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Net neutrality passed, now what?

nothingWith the passing of Net Neutrality internet service providers, it seems, will get moved into the Common Carrier classification. One of the effects of this means they cannot accept money from a business to make another business run slowly, nor can they offer a company a fast lane to their customers.

Verizon decided that if you’re not with them against net neutrality, you’re living in a different bygone age, so they posted a rebuttal in Morse Code to let you know why this is the end of the world, calling today Throwback Thursday. They include a link if you’re in the 21st century to read a PDF that appears to have been created on a 1950’s typewriter. Neither the 50’s typeface nor the PDF (released in 1993) really feel particularly 21st century to me, so I’m a bit off as to what they’re attempting to go for here.

With the basis that every bit on the internet is as important as every other bit, and how ticked off the ISPs are (this will prevent them from making a lot of money from both ends of the internet), we can expect immediate challenges to the law.

On the other end of this, with government classification and oversight comes increased taxes. Or not. At the moment it looks like the internet is still more or less free from taxes, although fees are a different thing entirely and could be tacked on by various states later on.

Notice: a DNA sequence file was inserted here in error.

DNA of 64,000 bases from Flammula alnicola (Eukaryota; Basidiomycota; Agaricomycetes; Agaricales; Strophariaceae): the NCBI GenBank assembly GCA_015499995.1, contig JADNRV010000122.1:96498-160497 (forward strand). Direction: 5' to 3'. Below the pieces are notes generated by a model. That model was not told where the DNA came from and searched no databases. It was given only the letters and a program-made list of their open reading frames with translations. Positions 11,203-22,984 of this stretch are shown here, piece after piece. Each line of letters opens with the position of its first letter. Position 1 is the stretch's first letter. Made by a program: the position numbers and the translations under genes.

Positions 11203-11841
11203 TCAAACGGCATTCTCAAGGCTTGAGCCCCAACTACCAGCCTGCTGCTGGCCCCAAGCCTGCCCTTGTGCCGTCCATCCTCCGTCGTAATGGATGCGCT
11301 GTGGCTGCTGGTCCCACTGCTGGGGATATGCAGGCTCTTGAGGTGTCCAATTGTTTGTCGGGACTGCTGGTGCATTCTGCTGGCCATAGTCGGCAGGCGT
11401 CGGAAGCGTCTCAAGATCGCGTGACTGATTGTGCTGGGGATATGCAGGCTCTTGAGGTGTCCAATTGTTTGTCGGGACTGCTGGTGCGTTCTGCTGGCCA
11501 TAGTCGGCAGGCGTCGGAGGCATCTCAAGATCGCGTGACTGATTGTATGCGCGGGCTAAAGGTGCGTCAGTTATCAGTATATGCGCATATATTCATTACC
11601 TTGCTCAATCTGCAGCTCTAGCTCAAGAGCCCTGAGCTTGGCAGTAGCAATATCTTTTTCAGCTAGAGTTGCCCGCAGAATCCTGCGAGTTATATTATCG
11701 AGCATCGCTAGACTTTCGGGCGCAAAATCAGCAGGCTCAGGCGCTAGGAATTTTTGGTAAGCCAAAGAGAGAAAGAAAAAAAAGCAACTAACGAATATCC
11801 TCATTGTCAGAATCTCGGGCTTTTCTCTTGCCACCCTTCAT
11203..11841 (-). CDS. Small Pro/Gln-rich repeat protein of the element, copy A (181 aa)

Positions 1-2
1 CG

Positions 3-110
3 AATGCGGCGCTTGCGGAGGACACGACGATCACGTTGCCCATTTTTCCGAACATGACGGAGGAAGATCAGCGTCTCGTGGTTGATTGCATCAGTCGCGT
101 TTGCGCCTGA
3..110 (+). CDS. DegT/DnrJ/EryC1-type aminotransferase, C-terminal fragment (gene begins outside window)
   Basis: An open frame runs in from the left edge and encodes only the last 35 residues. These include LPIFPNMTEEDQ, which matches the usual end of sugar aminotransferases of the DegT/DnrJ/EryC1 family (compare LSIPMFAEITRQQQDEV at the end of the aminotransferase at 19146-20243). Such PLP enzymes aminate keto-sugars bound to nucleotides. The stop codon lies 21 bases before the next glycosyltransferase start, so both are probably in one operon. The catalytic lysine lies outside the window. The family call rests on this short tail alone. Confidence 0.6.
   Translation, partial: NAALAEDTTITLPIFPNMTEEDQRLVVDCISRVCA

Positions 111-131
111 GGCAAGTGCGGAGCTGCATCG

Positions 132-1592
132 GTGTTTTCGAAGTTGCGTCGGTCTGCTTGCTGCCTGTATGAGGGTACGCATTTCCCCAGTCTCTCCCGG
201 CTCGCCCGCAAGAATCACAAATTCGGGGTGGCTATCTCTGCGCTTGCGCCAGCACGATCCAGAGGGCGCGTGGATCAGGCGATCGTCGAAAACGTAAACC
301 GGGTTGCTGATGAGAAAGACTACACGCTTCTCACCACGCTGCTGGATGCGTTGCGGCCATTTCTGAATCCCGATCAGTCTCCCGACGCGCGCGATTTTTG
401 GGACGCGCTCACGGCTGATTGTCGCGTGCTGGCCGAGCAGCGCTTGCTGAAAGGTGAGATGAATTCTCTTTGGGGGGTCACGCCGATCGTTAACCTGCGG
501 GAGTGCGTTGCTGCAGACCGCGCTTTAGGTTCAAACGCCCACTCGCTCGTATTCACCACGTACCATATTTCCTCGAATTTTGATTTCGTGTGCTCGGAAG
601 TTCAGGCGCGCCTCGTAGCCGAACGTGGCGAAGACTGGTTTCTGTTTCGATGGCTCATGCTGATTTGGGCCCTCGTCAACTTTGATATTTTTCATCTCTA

The new rules don’t go into effect for a few months, and a challenge could still derail the thing or put it off until an administration much more favorable to Big ISP is in place. If the law does go into effect, we shouldn’t be seeing things again like AT&T blocking video chat, Comcast and Verizon throttling Netflix / charging them for bandwidth, multiple ISPs blocking VoIP, or blocking apps that might compete with the ISPs.

But at the end of the day today, nothing really will have changed. That won’t happen for a few months, at least. If you’re for net neutrality, the fight isn’t over; if you’re against it, you’ve still got a chance.

[Android Police]
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Paul E King

Paul King started with GoodAndEVO in 2011, which merged with Pocketables, and as of 2018 he's evidently the owner. He lives in Nashville, works at a film production company, is married with two kids. Facebook | Twitter | Donate | More posts by Paul | Subscribe to Paul's posts

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